We assessed the impact of COVID-19’s stay-at-home order in two ways. First, we assessed the within year change associated with the stay-at-home order in the years 2017, 2018, 2019, and 2020. This analysis provided the change in expected MVC rates associated with the stay-at-home order during the 2020 COVID-19 outbreak and also provided placebo years to test whether similar reductions in MVC rates existed in past years. In this analysis, MVC outcomes were treated separately for each year, providing 48 separate models (12 each in 2017, 2018, 2019 and 2020). We additionally conducted a sensitivity analysis wherein we modelled the impact of the stay-at-home order to begin 16 March, a week prior to its enactment.

We further assessed the impact of CT’s stay-at-home order by comparing the between year crash rates during the post-stay-at-home period. This analysis provided evidence as to whether MVC rates seen in 2020 during the post-stay-at-home period were unique compared with previous years during the same time frame. In this analysis, we expressed time as consecutive integers representing the number of days from the first day of the year, starting with 1, or 1 January in each year, and ending with 120, or 30 April in each year (29 February 2020 was excluded to maintain commonality in number of days). The model then excluded integers 1–81, or 1 January to 22 March, to compare the similar time range of post-stay-at-home order between years. The model excluded the interaction term between time and the presence of the stay-at-home order as it is all during the post-stay-at-home period. For each outcome, we created a dichotomous indicator variable where 2017, 2018 and 2019 were equal to ‘0’, and 2020 was equal to ‘1’, which compared crash rates during the post-stay-at-home period in 2020 to the average crash rates from 2017, 2018 and 2019 during the same time period.

All analyses were conducted in Stata, V.15.0.21 No patients or members of the public were involved in the design and conduct of this research.


The impact of COVID-19’s stay-at-home order on VMT was significant. Figure 1 displays daily VMT represented as 3-day moving averages, from 1 January to 30 April for all years considered. The years 2017, 2018, 2019 and 2020 had similar daily VMT during the pre-stay-at-home period of time, from 1 January to 22 March. During the post-stay-at-home order period, VMT for years 2017, 2018 and 2019 continued on a slightly upward trajectory, while the VMT for 2020 drastically dropped off, and settled on a new slope. In 2020, average daily VMT changes from 18.05 per 10 million VMT to 10.23 per 10 million VMT (p value <0.001), a 43% decrease (table 1).

Figure 1

Daily vehicle miles travelled estimates per 100 million in Connecticut, January–April 2017–2020.

Table 1

Total counts and mean daily counts of MVCs, comparing pre-stay-at-home to post-stay-at-home order stratified by crash type and number of vehicles, 2020

Within 2020, there were significant reductions in the number of total crashes and the average number of daily crashes from the pre-stay-at-home to post-stay-at-home order periods (table 1); the average number of daily crashes was around 54.9% lower in the post-stay-at-home period (115.6) than the pre-stay-at-home period (256.4). However, different trends were present among different crash types. For injury and non-injury crashes, there were significant differences in both total crashes and average daily crashes between the pre-stay-at-home and post-stay-at-home periods. Fatal crashes, however, did not change significantly, despite a significant decrease in VMT.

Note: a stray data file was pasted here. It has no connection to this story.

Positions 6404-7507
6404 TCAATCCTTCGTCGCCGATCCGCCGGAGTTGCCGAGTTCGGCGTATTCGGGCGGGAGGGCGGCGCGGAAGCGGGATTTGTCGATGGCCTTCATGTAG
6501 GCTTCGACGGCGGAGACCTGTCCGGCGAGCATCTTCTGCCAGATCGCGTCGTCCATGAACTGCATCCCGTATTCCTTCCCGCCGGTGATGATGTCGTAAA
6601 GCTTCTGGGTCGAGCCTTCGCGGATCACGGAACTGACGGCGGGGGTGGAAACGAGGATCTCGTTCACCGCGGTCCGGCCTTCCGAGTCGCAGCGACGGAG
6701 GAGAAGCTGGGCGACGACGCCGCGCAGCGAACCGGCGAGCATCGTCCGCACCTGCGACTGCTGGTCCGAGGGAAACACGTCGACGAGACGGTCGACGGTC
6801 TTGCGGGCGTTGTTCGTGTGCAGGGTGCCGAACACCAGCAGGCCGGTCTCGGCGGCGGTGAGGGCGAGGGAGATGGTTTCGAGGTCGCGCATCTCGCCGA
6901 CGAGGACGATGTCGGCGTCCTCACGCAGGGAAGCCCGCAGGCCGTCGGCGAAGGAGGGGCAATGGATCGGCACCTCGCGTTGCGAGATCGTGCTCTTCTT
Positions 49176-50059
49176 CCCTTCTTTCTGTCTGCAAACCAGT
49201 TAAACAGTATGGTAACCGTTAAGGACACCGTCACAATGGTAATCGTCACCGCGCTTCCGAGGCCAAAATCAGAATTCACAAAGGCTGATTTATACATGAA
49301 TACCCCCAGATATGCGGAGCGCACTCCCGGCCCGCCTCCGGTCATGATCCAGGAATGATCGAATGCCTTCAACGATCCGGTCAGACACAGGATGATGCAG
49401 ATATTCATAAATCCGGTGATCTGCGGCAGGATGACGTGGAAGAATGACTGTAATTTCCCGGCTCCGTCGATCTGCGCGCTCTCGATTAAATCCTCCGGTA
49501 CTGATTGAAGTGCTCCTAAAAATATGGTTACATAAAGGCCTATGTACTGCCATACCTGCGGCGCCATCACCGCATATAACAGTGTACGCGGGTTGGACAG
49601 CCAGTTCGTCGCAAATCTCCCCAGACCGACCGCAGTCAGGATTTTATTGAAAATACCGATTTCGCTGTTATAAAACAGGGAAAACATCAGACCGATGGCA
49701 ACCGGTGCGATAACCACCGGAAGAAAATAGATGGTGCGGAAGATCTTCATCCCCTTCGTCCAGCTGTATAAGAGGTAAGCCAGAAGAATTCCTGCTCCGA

Table 2 presents the within year comparison of the impact of the stay-at-home order associated with the COVID-19 pandemic using 2020 as actual data and 2017, 2018 and 2019 as comparison years, wherein they were treated as if a stay-at-home order was issued on 23 March 2017, 2018 and 2019. Within 2020, there were no changes in the incidence rates of all type crashes, any injury crashes and non-injury crashes from the pre-stay-at-home to post-stay-at-home period. However, crash rates for all crash types involving single vehicles increased 2.29 times (95% CI 1.32 to 3.99), any injury single vehicle crash rate increased 1.76 times (95% CI 1.11 to 2.79) and non-injury single vehicle crash rate increased 2.55 times (95% CI 1.38 to 4.69). Crash rates for all crash types involving multiple vehicles decreased significantly, except for fatal crashes. The expected rates of fatal single vehicle crashes increased 4.10 times (95% CI 1.06 to 15.86). The expected rates of all type, any injury and non-injury multiple vehicle crashes all significantly declined around 20% in the post-stay-at-home period. Slope changes in the post-stay-at-home period were non-significant. Online supplemental figures S1–S12 provide images of the within year differences for each of the 12 MVC outcomes.

Table 2

Impact of COVID-19 on MVCs stratified by number of vehicles included in crash, comparison within years 2018–2020